$

142.6

 

Singapore

 

 

153.3

 

 

 

112.2

 

South Korea

 

 

26.6

 

 

 

20.3

 

Taiwan

 

 

20.2

 

 

 

15.2

 

Austria

 

 

18.7

 

 

 

14.5

 

China

 

 

16.0

 

 

 

9.1

 

Other

 

 

10.2

 

 

 

7.0

 

 

 

$

417.6

 

 

$

320.9

 

 

 

14. LEASES

The Company leases offices, facilities and equipment in locations throughout the United States, Asia and Europe.

The Company’s leases do not provide an implicit rate, thus the Company uses an estimated incremental borrowing rate in determining the present value of lease payments.     

The components of lease expense were summarized as follows:

 

Three Months Ended

 

 

March 26,

 

 

March 27,

 

(Dollars in millions)

2021

 

 

2020

 

Operating lease cost

$

3.7

 

 

$

3.2

 

Short-term lease cost

 

0.4

 

 

 

0.3

 

Total lease cost

$

4.1

 

 

$

3.5

 

 

 

 

 

 

 

 

 

Operating cash flows from operating leases

$

3.7

 

 

$

4.4

 

Weighted-average remaining lease term – operating leases

 

2.4

 

 

 

2.3

 

Weighted-average discount rate – operating leases

 

5.5

%

 

 

5.5

%

 

 

Future minimum payments under operating leases as of March 26, 2021 were summarized as follows:

 

(In millions)

 

Operating Leases

 

2021 remaining

 

$

10.5

 

2022

 

 

12.3

 

2023

 

 

9.5

 

2024

 

 

7.1

 

2025

 

 

4.9

 

Thereafter

 

 

8.8

 

Total minimum lease payments

 

 

53.1

 

Less: imputed interest

 

 

6.8

 

Lease liability

 

$

46.3

 

 

The Company entered into two new lease agreements in fiscal year 2020 with commencement dates in fiscal year 2021. The total minimum lease payments for these two new lease agreements is $22.1 million, which was included in the total contractual obligations.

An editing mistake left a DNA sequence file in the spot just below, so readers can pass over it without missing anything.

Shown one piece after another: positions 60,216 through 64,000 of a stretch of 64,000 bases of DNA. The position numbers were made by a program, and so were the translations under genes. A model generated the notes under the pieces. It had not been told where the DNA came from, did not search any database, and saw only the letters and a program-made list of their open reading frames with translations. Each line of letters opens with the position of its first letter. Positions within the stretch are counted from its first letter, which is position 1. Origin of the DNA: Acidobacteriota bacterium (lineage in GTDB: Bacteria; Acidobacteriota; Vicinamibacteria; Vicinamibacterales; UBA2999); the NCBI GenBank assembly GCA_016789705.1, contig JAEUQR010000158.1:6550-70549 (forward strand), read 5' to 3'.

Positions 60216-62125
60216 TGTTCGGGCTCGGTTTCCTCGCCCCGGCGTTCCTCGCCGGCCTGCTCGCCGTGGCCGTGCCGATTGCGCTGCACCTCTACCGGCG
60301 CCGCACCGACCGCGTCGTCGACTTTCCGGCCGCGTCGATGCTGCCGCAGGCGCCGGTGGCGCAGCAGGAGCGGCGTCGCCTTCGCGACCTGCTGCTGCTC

- 21 -


 

15. NET INCOME PER SHARE

The following is a reconciliation of the numerators and denominators used in computing basic and diluted net income (loss) per share:

 

 

Three Months Ended

 

 

 

March 26,

 

 

March 27,

 

(In millions, except share amounts)

 

2021

 

 

2020

 

Numerator:

 

 

 

 

 

 

 

 

Net income attributable to UCT

 

$

25.0

 

 

$

9.4

 

Denominator:

 

 

 

 

 

 

 

 

Shares used in computation — basic:

 

 

 

 

 

 

 

 

Weighted average common shares outstanding

 

 

40.6

 

 

 

39.8

 

Shares used in computation — diluted:

 

 

 

 

 

 

 

 

Weighted average common shares outstanding

 

 

40.6

 

 

 

39.8

 

Dilutive effect of common shares outstanding subject to repurchase

 

 

1.0

 

 

 

0.9

 

Shares used in computing diluted net income per share

 

 

41.6

 

 

 

40.7

 

Net income per share attributable to UCT — basic

 

$

0.62

 

 

$

0.24

 

Net income per share attributable to UCT — diluted

 

$

0.60

 

 

$

0.23

 

 

 

 

16. REPORTABLE SEGMENTS

 

The Company operates and reports financial results for 2 operating segments: Products and Services. These segments are organized primarily by the nature of the products and service they provide. The Company’s Chief Executive Officer (chief operating decision maker) views and evaluates operations based on the results of each of the reportable segments. The following table describes each segment:

 

Segment

 

Product or Services

 

Markets Served

 

Geographic Areas

Products

 

Assembly

Weldments

Machining

Fabrication

 

Semiconductor

 

United States

Asia

Europe

Services

 

Cleaning

Analytics

 

Semiconductor

 

United States

Asia

Europe